Artistic research is there for those involved and interested. Dissemination is at the moment mostly through academic channels and that is perhaps natural – but sad. The institutions have not succeeded to interest or attract the ‘free’ art fields into sharing of results of artistic research in any significant way. Open public seminars, series of presentations and exhibitions/concerts/performances for a broader audience need to be part of the environment. I do think that artists and people in general are very interested in HOW or WHY things are being done in the arts – and there are pedagogical challenges within the environments of artistic research to communicate about it.

Question 6

Knowledge about artistic processes and methods. Sometimes knowledge about other areas in science through artistic tools and methodologies. I really don’t think it is falsifiable?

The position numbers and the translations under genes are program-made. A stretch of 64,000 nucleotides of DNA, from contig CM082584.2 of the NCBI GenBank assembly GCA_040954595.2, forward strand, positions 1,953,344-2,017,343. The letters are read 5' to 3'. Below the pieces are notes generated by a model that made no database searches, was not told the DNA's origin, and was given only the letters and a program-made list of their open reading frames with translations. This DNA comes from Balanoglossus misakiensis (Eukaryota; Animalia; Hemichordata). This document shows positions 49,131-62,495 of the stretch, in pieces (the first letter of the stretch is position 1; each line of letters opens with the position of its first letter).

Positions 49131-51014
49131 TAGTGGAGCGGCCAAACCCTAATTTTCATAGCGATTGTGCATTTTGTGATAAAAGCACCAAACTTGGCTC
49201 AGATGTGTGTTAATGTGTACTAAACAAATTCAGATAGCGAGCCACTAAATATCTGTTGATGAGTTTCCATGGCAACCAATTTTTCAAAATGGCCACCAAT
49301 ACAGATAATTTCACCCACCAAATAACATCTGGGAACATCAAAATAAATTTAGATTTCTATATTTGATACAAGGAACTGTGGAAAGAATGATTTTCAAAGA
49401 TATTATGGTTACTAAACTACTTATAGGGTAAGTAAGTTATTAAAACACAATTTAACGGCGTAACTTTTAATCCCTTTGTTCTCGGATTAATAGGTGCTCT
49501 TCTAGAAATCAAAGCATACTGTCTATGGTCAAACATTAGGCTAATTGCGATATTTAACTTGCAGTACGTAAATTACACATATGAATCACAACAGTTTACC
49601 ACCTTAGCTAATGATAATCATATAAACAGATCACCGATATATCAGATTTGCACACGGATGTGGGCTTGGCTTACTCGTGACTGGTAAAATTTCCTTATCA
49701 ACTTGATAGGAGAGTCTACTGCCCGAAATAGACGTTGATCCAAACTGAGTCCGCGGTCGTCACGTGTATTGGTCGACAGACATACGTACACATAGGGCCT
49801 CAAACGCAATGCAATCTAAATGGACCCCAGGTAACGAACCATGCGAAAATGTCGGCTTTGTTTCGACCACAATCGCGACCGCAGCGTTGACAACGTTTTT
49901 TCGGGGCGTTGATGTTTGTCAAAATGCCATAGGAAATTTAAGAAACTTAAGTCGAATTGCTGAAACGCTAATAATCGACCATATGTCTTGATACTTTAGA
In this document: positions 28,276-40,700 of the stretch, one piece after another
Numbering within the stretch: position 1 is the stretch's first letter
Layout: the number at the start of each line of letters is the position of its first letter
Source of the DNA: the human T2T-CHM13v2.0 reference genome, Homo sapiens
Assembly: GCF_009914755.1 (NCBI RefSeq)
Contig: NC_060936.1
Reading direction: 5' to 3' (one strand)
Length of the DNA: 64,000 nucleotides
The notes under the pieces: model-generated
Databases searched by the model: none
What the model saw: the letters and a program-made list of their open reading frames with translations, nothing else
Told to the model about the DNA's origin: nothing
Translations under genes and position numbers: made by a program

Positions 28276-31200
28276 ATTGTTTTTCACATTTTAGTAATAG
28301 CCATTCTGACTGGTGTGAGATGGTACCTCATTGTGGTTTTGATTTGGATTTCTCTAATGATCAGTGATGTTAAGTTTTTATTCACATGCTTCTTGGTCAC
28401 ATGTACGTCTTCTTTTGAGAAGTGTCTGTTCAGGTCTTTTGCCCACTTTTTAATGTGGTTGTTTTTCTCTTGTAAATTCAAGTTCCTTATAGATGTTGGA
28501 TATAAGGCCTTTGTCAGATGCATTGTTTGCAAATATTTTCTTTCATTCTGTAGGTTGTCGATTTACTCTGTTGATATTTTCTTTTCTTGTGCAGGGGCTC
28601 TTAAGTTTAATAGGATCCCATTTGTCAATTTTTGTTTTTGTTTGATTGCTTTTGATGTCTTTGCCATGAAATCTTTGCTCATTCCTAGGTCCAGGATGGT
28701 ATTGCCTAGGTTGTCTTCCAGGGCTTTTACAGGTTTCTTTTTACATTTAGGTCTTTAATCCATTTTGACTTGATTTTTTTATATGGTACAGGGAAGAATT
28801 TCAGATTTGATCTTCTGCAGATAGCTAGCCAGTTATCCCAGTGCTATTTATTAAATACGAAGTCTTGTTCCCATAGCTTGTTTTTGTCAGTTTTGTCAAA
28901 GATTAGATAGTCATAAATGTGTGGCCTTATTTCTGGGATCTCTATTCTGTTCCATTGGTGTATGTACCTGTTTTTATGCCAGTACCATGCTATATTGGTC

Question 7

Leading question: YES – so you always must choose what is coherent within your research project. But essentially all these things are not necessarily adding up more work but can be included in the research

Question 8

The concept of criticality is essential and the critique and questioning of institutions, traditions and their hierarchies is an important part of academic responsibility

Question 9

Strengthening of a meeting-peer-to-peer-culture – open seminars, peer-reviewing methods in the arts (blind review is impossible – the process of peer review has to be open and transparent to not trick some kind of objectiveness that has nothing to do with the art fields).

Question 10

Support an environment of seminars, knowledge exchange, stimulate public discussions about artistic research – doesn’t have to be a ‘positive discussion’, just transparent!